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FDA REJECTS USE OF SUCROSE OCTAACETATE FOR DETERRING NAILBITING

This article was originally published in The Tan Sheet

Executive Summary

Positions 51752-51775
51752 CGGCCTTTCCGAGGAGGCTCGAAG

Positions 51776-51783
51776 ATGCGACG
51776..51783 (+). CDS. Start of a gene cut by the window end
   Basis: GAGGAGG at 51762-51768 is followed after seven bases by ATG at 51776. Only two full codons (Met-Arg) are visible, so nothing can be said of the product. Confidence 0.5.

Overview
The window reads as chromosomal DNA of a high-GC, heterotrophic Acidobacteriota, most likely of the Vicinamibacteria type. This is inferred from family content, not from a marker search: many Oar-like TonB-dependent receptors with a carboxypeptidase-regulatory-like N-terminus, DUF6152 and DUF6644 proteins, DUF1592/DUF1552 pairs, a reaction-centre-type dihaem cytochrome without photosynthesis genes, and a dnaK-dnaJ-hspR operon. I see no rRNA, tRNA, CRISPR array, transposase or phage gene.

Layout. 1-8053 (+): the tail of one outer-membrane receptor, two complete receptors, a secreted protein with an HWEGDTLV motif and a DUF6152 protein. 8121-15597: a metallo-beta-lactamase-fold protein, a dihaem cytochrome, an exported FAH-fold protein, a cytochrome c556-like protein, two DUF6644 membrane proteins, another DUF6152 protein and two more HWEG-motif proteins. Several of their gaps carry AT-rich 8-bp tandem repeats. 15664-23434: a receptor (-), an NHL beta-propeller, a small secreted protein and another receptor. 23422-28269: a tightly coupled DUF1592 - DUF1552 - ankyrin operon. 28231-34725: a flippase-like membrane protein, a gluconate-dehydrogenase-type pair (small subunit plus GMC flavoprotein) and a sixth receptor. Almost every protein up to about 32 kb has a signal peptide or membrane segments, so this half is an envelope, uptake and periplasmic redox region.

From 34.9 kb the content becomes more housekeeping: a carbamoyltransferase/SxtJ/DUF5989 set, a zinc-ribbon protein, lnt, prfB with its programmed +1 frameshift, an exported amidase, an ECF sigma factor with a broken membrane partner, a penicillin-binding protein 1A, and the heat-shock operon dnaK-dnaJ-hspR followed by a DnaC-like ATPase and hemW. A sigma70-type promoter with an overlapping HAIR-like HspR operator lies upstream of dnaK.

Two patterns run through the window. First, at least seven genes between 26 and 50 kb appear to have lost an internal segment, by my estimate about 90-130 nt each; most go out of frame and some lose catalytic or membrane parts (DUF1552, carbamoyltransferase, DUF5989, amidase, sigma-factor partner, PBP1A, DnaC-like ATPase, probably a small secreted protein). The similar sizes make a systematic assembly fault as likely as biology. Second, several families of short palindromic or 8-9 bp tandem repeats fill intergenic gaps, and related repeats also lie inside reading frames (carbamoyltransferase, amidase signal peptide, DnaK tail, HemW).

FDA REJECTS USE OF SUCROSE OCTAACETATE FOR DETERRING NAILBITING in the agency's final rule for OTC nailbiting and thumbsucking deterrent drug products published in the Sept. 2 Federal Register. The final rule, like the tentative final monograph published in September 1982, lists no ingredients as safe and effective for deterring either nailbiting or thumbsucking. "At this time," FDA noted in the final monograph, "there is a lack of data from adequate and well-controlled, double-blind studies to establish that denatonium, sucrose octaacetate, or any other ingredients are safe and effective for use as a nailbiting or thumbsucking deterrent." In its "negative monograph" rule published in May 1991, FDA included denatonium benzoate as a nonmonograph ingredient since no additional data had been submitted to the agency to support the ingredient's safety or efficacy in nailbiting or thumbsucking deterrent products. Sucrose octaacetate was the only ingredient for which FDA received data in support of monograph status. However, the agency questioned the design and results of the two clinical studies that "suggest that sucrose octaacetate has a small effect on nailbiting while being used" and determined that the studies "are not adequate" to support the ingredient's safety and efficacy. The three studies submitted to support the use of sucrose octaacetate were six-week, randomized, placebo-controlled studies from the Marquette University School of Dentistry, the Eastman Dental Center and the Tufts University School of Dental Medicine. While the Eastman study did not support effectiveness of the product, FDA noted, the Marquette and Tufts studies did "suggest some effect of sucrose octaacetate." However, the agency questioned whether the two trials qualify as "well-controlled" given that "important details" are lacking about the conduct of the studies. Specifically, FDA challenged the randomized methodology of the Tufts study, the blinding of observers in both studies, the endpoints and why study subjects' responses were not evaluated. In addition, side effects reported in the study subjects' diaries "were ignored" in the study reports and summaries, which FDA said, "did not acknowledge that unwanted effects may or may not have been present." FDA also pointed out that the three studies were designed "solely to assess the effect of sucrose octaacetate during use" and that "no attempt was made to determine the effectiveness of 'aversion therapy' in changing subjects' behavior after the drug was no longer being given." FDA also responded to a comment that suggested that nailbiting and thumbsucking are "habits" and not "diseases" and, therefore, "are not the proper subject of an OTC drug monograph." FDA asserted that "while nailbiting and thumbsucking may be habits, they are also conditions, which, if left untreated, can result in disease." As examples, FDA noted that nailbiting can lead to open wounds that are "highly susceptible to infections" and that thumbsucking can lead to dental problems. Because no monograph is being established for nailbiting and thumbsucking products, FDA is moving the effective date of the rule up six months to March 2, 1994. Companies wishing to market products for nailbiting or thumbsucking after that date will have to file an NDA or "in appropriate circumstances" submit a citizen petition to establish a monograph, FDA explained. The agency said it is "aware of several products that contain the ingredient sucrose octaacetate" that are being marketed and one product containing cayenne pepper as the active ingredient.
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